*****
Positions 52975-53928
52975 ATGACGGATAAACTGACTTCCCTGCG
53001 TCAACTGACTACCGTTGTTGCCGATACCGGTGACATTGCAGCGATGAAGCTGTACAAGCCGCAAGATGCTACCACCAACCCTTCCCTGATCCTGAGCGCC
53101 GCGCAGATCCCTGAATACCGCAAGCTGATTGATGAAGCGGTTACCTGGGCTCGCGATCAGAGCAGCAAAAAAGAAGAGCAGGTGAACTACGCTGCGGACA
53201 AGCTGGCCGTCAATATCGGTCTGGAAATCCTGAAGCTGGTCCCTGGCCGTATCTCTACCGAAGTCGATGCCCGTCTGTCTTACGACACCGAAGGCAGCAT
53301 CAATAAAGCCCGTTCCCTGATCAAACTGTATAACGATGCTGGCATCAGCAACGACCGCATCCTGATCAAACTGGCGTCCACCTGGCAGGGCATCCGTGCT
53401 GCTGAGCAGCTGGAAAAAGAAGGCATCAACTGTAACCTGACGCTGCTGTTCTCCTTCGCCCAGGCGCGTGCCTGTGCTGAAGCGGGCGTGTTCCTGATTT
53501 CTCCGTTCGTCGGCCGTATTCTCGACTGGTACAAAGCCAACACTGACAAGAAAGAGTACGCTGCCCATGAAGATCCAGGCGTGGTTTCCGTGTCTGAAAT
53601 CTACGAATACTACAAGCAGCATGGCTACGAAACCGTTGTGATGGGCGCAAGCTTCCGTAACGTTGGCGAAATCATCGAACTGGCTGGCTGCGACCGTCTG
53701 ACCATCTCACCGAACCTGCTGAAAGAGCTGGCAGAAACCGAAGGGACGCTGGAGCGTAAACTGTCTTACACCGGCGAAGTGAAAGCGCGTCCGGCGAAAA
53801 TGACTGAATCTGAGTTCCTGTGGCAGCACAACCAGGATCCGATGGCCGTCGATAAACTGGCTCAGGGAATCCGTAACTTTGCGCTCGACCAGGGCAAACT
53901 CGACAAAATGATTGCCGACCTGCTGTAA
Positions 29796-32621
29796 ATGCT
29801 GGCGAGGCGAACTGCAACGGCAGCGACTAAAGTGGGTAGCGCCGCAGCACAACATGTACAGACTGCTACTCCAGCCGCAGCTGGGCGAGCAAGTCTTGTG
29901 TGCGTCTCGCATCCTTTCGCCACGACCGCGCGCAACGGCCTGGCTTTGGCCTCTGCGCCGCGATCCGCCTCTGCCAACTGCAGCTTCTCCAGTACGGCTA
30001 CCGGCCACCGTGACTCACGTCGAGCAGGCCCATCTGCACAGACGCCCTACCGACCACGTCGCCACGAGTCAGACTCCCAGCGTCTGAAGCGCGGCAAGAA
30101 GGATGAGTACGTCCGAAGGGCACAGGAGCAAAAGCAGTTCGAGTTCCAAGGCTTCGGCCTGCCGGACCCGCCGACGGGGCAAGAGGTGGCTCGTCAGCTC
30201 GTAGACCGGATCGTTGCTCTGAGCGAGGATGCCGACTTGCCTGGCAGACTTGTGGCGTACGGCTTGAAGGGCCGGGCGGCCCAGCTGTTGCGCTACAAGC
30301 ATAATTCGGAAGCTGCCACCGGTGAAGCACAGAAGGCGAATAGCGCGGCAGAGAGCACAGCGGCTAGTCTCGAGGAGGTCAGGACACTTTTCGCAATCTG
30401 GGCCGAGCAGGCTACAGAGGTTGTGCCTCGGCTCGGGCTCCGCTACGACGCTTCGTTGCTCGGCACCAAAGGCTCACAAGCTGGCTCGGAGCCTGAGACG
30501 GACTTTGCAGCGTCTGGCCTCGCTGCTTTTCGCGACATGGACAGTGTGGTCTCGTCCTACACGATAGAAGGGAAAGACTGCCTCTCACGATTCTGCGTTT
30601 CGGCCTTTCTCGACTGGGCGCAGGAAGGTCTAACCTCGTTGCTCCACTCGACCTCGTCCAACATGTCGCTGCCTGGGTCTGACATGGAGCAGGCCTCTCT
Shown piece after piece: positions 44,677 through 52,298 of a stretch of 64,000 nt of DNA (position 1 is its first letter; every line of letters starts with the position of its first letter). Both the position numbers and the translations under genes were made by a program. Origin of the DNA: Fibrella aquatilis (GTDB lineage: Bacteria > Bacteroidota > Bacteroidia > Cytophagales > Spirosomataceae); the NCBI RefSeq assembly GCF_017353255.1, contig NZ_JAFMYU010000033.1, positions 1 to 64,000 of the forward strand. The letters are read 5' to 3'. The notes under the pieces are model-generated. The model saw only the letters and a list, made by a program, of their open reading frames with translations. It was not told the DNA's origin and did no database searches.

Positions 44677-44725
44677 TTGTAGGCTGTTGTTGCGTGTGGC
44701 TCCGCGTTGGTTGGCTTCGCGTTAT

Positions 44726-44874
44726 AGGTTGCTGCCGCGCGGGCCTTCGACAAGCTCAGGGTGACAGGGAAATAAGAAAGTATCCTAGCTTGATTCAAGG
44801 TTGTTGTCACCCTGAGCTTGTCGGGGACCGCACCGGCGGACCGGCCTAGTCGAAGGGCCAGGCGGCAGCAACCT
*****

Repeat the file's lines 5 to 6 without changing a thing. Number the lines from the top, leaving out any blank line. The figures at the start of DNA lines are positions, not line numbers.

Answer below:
53201 AGCTGGCCGTCAATATCGGTCTGGAAATCCTGAAGCTGGTCCCTGGCCGTATCTCTACCGAAGTCGATGCCCGTCTGTCTTACGACACCGAAGGCAGCAT
53301 CAATAAAGCCCGTTCCCTGATCAAACTGTATAACGATGCTGGCATCAGCAACGACCGCATCCTGATCAAACTGGCGTCCACCTGGCAGGGCATCCGTGCT